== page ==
Cultural Specific Display Rules-Involves not showing your internal emotions and producing responses for DIFFERENT emotion
-Able to do this by age 7
-girls are better at it than boys
-Ex: pretending to like a present from your grandma
 Early theory of attachment-That attachment was a learned response to food rewards
-psychoanalytic and behaviorist theories emphasize the role of feeding/food reinforcement
-Skinner believes that the reason for emotional bonds is that mom is the source of food reinforcement 
 Modern theory of Attachment-Attachment is a biological need
-imprinting happens in non humans
-Humans have a biological bias for facial preferences
-forming attachment relationships to caregivers is one of the primary needs of development
-Harlow's studies show monkeys prefer soft cloth monkey to wire food-giving monkey
 Strange SituationStrange Situation: structured observation that assesses quality of attachment by looking at a range of behaviors across a sequence of episodes
-Caregiver infant interactions, exploration (use of mother as a secure base) brief separations from mother, encounters with strangers, reunion episodes

 Three styles of attachment1. Secure (65% of North Americans): actively seek proximity to caregivers upon reunion, communicate distress openly, then readily return to play
2. Insecure Avoidant (20%): do not seem distressed during separation, ignore caregiver upon return
3. Insecure Resistant (15%): infants become distressed when their caregiver departs, not easily soothed upon return
 Consequences of Attachment StylesSecure
-Ages 2-3: better problem solvers, more complex play, more socially competent
-Ages 11-15: better social skills/peer relations, more close friends
Insecure
-Ages 2-3: socially and emotionally withdrawn, more hesitant to initiate play, less curious and interest in play and learning
-Ages 11-15: poorer peer relations, fewer close friends, more 'deviant': more likely to have psychological problems
 Cultural Similarities/Differences in AttachmentSimilarities: the same kinds of attachment seen in different cultures but the proportions differ
--Asian cultures are more Insecure Avoidant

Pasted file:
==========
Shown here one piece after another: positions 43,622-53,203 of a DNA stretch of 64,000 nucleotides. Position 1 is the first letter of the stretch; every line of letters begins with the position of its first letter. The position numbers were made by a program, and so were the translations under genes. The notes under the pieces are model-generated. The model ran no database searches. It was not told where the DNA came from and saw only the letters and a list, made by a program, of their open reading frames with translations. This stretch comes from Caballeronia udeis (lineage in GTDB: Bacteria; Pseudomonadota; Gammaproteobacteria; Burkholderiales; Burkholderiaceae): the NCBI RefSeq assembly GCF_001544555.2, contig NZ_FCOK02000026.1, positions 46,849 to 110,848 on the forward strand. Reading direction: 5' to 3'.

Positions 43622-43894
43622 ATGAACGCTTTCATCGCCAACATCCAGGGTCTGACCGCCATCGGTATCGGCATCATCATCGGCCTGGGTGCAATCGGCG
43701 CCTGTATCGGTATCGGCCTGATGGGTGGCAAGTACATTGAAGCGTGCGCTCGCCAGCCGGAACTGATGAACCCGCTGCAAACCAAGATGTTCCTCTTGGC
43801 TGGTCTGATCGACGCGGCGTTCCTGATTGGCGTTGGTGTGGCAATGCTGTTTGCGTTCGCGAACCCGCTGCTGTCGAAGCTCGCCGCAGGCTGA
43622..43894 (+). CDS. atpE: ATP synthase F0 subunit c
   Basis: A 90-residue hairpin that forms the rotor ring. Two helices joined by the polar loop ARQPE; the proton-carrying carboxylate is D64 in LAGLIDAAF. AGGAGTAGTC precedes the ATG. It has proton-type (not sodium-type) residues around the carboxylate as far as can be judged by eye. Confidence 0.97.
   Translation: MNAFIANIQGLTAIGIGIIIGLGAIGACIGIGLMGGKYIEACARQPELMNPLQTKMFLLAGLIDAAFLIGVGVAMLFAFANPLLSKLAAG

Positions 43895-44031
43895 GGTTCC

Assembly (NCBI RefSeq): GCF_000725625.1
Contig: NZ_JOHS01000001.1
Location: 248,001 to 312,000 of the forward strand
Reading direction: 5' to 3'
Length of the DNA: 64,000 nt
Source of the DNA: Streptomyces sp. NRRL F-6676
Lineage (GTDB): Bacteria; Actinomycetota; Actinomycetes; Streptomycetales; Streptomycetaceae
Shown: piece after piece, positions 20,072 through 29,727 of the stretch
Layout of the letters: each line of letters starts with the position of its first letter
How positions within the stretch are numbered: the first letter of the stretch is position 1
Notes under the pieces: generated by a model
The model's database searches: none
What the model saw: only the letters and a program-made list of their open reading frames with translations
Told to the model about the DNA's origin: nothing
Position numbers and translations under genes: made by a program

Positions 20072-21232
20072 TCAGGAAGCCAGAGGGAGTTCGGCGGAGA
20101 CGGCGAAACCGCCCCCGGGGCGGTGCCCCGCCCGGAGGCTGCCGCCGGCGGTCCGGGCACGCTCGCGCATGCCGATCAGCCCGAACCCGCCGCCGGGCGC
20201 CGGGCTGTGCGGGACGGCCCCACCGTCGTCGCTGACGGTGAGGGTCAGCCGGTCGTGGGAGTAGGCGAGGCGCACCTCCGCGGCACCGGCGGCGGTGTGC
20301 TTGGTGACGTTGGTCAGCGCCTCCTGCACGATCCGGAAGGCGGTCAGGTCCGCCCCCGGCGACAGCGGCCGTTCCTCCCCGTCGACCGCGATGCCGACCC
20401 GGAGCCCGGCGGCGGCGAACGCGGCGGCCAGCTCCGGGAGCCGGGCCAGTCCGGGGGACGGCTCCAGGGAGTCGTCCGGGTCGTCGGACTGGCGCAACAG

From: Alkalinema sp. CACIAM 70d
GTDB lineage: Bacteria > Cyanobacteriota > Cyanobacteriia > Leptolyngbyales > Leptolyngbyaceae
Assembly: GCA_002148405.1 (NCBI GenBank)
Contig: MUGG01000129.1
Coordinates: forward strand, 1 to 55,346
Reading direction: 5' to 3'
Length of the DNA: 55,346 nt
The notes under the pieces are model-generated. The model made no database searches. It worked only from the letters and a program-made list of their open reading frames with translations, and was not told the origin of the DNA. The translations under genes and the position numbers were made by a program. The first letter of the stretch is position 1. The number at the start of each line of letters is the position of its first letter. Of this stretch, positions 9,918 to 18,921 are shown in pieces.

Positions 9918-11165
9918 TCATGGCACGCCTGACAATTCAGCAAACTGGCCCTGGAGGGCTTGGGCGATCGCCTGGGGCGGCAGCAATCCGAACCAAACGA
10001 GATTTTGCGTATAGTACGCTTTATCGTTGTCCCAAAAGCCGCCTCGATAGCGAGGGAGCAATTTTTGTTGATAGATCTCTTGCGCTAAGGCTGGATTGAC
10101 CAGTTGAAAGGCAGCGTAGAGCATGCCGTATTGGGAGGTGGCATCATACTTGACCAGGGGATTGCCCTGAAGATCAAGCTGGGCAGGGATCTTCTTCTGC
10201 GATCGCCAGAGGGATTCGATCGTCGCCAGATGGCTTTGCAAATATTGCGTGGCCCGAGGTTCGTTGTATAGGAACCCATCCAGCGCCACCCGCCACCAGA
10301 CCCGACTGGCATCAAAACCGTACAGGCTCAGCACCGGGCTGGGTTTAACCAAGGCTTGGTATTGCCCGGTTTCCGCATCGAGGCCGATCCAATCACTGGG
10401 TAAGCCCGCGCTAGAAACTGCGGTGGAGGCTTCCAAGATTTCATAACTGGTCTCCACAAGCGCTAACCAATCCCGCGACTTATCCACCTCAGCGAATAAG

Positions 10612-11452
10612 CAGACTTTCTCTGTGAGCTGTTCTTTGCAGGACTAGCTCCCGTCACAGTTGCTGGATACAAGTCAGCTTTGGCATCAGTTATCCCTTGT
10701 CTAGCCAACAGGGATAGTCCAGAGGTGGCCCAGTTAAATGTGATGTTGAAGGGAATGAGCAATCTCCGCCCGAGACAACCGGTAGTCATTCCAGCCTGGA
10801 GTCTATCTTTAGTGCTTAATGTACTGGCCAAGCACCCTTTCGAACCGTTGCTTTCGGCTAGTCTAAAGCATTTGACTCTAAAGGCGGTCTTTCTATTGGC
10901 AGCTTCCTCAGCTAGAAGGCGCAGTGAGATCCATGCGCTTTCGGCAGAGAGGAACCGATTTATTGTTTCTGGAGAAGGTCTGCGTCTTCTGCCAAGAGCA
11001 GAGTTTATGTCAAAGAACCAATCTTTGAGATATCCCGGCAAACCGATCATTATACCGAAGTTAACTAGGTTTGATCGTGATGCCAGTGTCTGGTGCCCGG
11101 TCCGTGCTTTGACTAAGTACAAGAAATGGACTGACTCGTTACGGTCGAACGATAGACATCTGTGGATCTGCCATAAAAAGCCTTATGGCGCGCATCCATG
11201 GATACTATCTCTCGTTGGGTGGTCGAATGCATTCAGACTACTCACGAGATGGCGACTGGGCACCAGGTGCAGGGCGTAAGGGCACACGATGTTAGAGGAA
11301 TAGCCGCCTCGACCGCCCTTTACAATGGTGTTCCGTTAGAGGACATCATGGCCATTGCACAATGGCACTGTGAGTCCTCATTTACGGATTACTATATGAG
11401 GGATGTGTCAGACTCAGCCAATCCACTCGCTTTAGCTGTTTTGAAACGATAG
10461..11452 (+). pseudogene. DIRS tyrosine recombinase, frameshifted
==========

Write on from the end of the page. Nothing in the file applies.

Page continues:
Individual Differences in Personality-Idea of partitioning variation between people into different sources; variation due to genetic differences between people, and due to environmental differences between people
 Methods of Behavioral Genetics1. Twin Studies: comparison of groups of identical twins and non-identical twins., if the correlation is higher in identical twins then evidence shows there is a genetic contribution (since both twins share environment)
2. Adoption Studies: any difference in similarity between sets of biological siblings and adoptive siblings is assumed to be genetic
3. Combining adoption and twin methods: identical twins separated at birth, result is that they are no less similar than identical twins raised in the same family 
genes make the personality, explain 50% of variation btwn ppl
 What dimensions do parents differ on?-Acceptance/responsiveness: degree of support and sensitivity to children's needs
-Demands/Control: Degree of regulation and control over children 
-4 possible patterns of parenting
 Four patterns of parentingAuthoritative: reasonable demand, consistently reinforced, sensitivity to child's needs (High Accept/High Demand)
Authoritarian: many rules/demands, few explanations and little sensitivity to child's needs (Low Accept/High Demand)
--African American/Asian cultures are more common
Permissive: few rules/demands; children allowed much freedom by indulgent parents (High Accept/Low Demand)
Disengaged: few rules/demands; parents uninvolved insensitive to needs (Low Accept/Low Demand)
 Outcomes of most common parenting styleAuthoritarian (too harsh): average academic and social skills, more conforming
Authoritative (just right): high self esteem, social skills, academic achievement 
Permissive (too soft): poor self control/academic performance, drug use, socioculture
 Explanations for parent/child resemblance-parent effects-child's outcome
-child effects-parenting style
-interactions of both
0r 3rd variable: good genes-good parenting and good kids
weak causal evidence
 Main theme of "Do Parents Matter"-Alongside genes, personality is formed by social/peer groups and the desire to conform
 Goals of studying autism-goals for studying developmental psychopathology: looking at abnormal development can tell us about normal development
--autism is a specialized set of problems that go wrong: domain specific
 Three levels of explanation for mental disorders1. Behavioral
2. Biological
3. Cognitive
 Behavioral Level (autism)Features, symptoms, diagnosis of autism
-Savant activities are more common in autism but still rare, 
-imagination: lack of creative pretend play, focus on one topic
-socialization: no eye contact, doesn't play with others
-communication: one sided interaction, copies words, 
all three means diagnosis
prevalence: increased rates because criteria has changed, more people are labeled as autistic,